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Electrical conductance is a measure of how easily electricity flows along a certain path through an electrical element. The SI derived unit of conductance is the siemens. Conductance may also be expressed as mho, because it is the reciprocal of electrical resistance (measured in ohms). Oliver Heaviside coined the term conductivity in September 1885.[1]

Electrical conductance is related to but should not be confused with conduction, which is the mechanism by which charge flows, or with conductivity, which is a property of a material.

Contents

Relation to other quantities

For purely resistive circuits conductance is related to resistance by:

G = \frac{1}{R}

where R is the electrical resistance (Note: this is not true where the impedance is non-real)

Furthermore, conductance is related to susceptance and admittance by the equation:

Y = G + j B \,

or

G = Re(Y) \,

where:

Y is the admittance,
j is the imaginary unit,
B is the susceptance.

Combining conductances

The conductance G of an object of cross-sectional area A and length \ell can be determined from the material's conductivity σ by the formula,

G=\frac{\sigma \, A}{\ell}.

From Kirchhoff's circuit laws we can deduce the rules for combining conductances. For two conductances G1 and G2 in parallel the voltage across them is the same and from Kirchoff's Current Law the total current is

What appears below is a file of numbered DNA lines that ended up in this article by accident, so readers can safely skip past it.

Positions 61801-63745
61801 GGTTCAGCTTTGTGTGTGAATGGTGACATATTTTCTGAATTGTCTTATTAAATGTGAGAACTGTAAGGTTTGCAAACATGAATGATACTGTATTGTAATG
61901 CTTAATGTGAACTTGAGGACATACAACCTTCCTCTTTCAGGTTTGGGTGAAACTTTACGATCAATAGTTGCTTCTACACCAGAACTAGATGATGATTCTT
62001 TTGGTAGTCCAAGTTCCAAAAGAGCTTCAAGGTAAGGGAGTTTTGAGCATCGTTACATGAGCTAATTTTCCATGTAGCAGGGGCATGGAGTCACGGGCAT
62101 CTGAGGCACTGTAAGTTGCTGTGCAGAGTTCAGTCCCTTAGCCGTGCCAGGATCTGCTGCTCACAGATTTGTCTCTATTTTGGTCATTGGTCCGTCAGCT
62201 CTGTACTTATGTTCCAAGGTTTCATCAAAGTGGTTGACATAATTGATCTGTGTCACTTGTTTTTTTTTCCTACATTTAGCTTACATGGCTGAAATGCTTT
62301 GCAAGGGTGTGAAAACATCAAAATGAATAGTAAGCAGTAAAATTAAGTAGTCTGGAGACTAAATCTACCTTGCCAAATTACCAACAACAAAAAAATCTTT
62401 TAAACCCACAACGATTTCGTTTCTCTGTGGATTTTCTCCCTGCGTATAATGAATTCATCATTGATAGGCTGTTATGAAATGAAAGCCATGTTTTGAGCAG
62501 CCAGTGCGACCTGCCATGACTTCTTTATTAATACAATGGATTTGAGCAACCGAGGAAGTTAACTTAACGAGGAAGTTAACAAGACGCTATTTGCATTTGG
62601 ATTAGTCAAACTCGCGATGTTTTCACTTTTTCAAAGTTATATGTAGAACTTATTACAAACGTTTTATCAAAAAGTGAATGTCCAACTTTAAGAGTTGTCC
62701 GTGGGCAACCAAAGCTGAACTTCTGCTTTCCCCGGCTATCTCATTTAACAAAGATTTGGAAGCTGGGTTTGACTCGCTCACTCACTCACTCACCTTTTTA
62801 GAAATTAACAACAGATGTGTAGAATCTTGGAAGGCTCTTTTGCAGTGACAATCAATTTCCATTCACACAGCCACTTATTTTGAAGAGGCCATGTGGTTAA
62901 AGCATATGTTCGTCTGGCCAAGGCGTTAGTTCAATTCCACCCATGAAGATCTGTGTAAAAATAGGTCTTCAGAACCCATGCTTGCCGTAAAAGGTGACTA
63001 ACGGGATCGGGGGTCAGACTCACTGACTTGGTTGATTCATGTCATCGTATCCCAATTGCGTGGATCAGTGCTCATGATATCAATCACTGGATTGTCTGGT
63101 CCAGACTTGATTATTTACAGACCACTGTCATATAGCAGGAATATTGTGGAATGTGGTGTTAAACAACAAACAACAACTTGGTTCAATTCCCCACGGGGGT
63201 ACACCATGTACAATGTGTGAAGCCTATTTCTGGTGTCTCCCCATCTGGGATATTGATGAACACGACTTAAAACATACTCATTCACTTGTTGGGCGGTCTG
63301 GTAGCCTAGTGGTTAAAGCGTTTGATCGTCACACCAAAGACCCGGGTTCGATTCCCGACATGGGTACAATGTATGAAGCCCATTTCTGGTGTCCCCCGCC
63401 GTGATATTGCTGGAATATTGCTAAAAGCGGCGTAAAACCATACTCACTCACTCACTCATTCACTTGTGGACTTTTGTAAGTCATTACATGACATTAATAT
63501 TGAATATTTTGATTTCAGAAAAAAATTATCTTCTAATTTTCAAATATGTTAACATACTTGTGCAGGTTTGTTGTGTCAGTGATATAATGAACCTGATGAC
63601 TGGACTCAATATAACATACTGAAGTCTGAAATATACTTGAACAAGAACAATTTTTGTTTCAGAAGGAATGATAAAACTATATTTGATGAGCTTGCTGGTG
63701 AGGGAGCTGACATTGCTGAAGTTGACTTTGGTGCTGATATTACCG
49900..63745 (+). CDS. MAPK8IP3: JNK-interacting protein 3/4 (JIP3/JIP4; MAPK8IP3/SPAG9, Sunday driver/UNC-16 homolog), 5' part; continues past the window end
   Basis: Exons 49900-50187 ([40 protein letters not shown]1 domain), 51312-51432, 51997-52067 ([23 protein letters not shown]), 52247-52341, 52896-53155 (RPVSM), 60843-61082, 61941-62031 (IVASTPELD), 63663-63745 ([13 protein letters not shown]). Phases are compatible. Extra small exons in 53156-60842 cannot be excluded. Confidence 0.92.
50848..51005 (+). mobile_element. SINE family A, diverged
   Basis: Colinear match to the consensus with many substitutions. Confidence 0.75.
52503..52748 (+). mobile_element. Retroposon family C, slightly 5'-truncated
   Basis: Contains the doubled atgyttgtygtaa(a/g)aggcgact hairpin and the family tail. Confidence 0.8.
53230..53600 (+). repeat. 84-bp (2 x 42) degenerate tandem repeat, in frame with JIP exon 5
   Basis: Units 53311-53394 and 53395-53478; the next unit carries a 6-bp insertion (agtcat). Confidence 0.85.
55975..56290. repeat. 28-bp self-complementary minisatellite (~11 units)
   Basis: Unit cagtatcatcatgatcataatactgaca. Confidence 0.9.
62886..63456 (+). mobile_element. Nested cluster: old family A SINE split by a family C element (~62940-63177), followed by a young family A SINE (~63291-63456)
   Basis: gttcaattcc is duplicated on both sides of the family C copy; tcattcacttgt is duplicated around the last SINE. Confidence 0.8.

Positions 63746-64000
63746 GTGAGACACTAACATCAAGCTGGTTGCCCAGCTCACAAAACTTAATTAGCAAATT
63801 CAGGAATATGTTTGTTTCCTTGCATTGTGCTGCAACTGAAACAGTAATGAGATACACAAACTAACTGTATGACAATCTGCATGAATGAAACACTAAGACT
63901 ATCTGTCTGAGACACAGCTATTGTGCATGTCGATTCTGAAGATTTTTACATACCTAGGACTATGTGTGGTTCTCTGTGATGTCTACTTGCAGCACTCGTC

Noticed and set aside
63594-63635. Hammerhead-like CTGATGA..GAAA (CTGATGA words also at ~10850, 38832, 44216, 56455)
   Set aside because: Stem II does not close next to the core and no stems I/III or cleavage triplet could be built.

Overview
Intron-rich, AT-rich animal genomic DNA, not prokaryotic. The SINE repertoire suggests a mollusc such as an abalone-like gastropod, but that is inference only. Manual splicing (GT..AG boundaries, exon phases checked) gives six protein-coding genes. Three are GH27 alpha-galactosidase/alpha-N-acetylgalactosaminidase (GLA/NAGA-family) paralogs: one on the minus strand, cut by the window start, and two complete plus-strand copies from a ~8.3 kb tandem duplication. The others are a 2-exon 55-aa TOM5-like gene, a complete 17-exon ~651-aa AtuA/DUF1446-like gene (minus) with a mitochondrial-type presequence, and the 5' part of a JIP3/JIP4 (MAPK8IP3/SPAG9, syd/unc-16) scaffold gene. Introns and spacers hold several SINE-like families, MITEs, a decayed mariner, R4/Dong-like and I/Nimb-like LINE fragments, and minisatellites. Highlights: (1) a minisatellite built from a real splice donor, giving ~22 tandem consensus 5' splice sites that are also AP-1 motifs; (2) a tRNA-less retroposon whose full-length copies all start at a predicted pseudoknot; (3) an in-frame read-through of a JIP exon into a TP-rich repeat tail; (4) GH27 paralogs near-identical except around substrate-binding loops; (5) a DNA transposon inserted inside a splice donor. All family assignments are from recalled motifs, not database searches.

I_{Eq} = I_1 + I_2.\ \,

Substituting Ohm's law for conductances gives

G_{Eq} V = G_1 V + G_2 V\ \,

and the equivalent conductance will be,

G_{Eq} = G_1 + G_2.\ \,

For two conductances G1 and G2 in series the current through them will be the same and Kirchhoff's Voltage Law tells us that the voltage across them is the sum of the voltages across each conductance, that is,

V_{Eq} = V_1 + V_2.\ \,

Substituting Ohm's law for conductance then gives,

\frac {I}{G_{Eq}} = \frac {I}{G_1} + \frac {I}{G_2}

which in turn gives the formula for the equivalent conductance,

\frac {1}{G_{Eq}} = \frac {1}{G_1} + \frac {1}{G_2}.

This equation can be rearranged slightly, though this is a special case that will only rearrange like this for two components.

G_{Eq} = \frac{G_1 G_2}{G_1+G_2}.

Small-signal device conductances

The term conductance is applied to electronic devices such as transistors and diodes, where it usually refers to a small-signal model that is a linearization of the underlying device equations about a selected DC operating point or Q-point. This conductance is the reciprocal of the small-signal device resistance. See Early effect and channel length modulation.

See also

References

  • Halliday, David (1960). Physics Part II. John Wiley and Sons. 
  1. ^ Nahin, Paul J. (2002). "7. Heaviside's Electrodynamics" (online). Oliver Heaviside: the life, work, and times of an electrical genius of the Victorial age. Johns Hopkins. p. 118. ISBN 0-8018-6909-9. http://books.google.com/books?id=e9wEntQmA0IC&pg=PA118&lpg=PA118&dq=1885+%22Oliver+Heaviside%22+Electrical+conductance+site:books.google.com&source=bl&ots=f0lVruuNYu&sig=WQO7-CkQXM08wPzvurpwdsqm8UA&hl=en&ei=yYPjSrD1F4_ysQPOxM3DAw&sa=X&oi=book_result&ct=result&resnum=1&ved=0CAgQ6AEwAA. "general formula for energy current ...[was] proved by me for conductors in the summer of 1884, and in January 1885 extended to all media non-homogeneous as regards capacity, conductivity and permeability"